Is SawStop a counterexample to my belief that patents are never (or almost never) useful to society?

Based on the wikipedia page, appears to be without doubt that the patent has reduced adoption in the industry. Perhaps the first company would never have gotten off the ground (to demonstrate effectiveness) without the patent.

Again, though, the advantage of the patent was only realized when the company began selling the saws themselves; licensing deals fell through. At that point, perhaps there may as well have been no patent at all?

Another counterexample. The e-ink patents appear to have been very lucrative, perhaps $100 million. Notably, developed by two undergraduates.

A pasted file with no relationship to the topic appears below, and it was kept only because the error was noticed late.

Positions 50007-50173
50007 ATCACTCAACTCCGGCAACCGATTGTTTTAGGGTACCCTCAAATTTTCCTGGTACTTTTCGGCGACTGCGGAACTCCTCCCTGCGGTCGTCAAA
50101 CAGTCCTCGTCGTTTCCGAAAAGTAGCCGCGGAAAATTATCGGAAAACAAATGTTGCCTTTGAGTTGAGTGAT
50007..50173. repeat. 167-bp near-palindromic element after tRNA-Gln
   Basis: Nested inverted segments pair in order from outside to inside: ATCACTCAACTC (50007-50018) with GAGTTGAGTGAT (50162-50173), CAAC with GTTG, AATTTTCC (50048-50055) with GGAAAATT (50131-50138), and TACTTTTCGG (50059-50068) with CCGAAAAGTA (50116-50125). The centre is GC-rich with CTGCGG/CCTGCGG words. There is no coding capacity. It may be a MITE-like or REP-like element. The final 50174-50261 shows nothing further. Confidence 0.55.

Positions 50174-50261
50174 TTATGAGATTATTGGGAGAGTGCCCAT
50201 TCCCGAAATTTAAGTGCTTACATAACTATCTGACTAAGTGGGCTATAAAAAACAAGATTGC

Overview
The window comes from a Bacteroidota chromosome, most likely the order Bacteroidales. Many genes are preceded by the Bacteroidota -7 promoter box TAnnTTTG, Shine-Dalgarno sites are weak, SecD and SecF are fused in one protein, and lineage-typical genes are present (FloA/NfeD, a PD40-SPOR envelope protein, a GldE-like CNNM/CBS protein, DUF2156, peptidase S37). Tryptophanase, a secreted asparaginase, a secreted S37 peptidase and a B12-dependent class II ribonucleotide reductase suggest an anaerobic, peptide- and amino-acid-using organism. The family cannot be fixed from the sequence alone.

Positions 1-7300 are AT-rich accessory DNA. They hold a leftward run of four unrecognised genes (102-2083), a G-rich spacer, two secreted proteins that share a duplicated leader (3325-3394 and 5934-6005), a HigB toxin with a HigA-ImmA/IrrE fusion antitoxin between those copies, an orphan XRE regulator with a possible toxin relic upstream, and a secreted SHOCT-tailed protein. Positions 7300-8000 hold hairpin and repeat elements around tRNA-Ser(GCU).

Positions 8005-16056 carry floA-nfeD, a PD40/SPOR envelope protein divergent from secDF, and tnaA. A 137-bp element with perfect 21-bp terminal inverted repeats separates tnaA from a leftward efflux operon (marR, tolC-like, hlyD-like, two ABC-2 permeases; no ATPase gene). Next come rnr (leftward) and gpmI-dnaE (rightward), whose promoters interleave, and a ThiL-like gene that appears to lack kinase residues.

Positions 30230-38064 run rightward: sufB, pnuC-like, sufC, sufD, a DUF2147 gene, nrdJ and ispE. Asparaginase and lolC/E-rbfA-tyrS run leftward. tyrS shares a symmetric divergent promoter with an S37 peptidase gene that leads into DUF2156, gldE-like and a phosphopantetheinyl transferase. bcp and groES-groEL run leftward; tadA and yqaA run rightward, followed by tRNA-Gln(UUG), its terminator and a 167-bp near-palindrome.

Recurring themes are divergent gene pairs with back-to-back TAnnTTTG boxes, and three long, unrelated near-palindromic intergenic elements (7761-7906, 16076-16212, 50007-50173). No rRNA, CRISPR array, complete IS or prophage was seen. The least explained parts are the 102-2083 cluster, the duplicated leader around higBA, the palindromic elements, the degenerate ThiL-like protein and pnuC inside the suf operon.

Akasaki’s patents were produced from these inventions, and the patents have been rewarded as royalties. Nagoya University Akasaki Institute[22] opened on October 20, 2006. The cost of construction of the institute was covered with the patent royalty income to the university, which was also used for a wide range of activities in Nagoya University.

The first copper-bearing IUD, the TCu200, was produced in 1969. However, problems with patents prevented the device from becoming the first copper-bearing IUD to reach the market. Instead, a poor alternative model (Cu-7 200, Gravigard®) was marketed by G.D. Searle and Company.

“Pioneers of the interuterine device.pdf”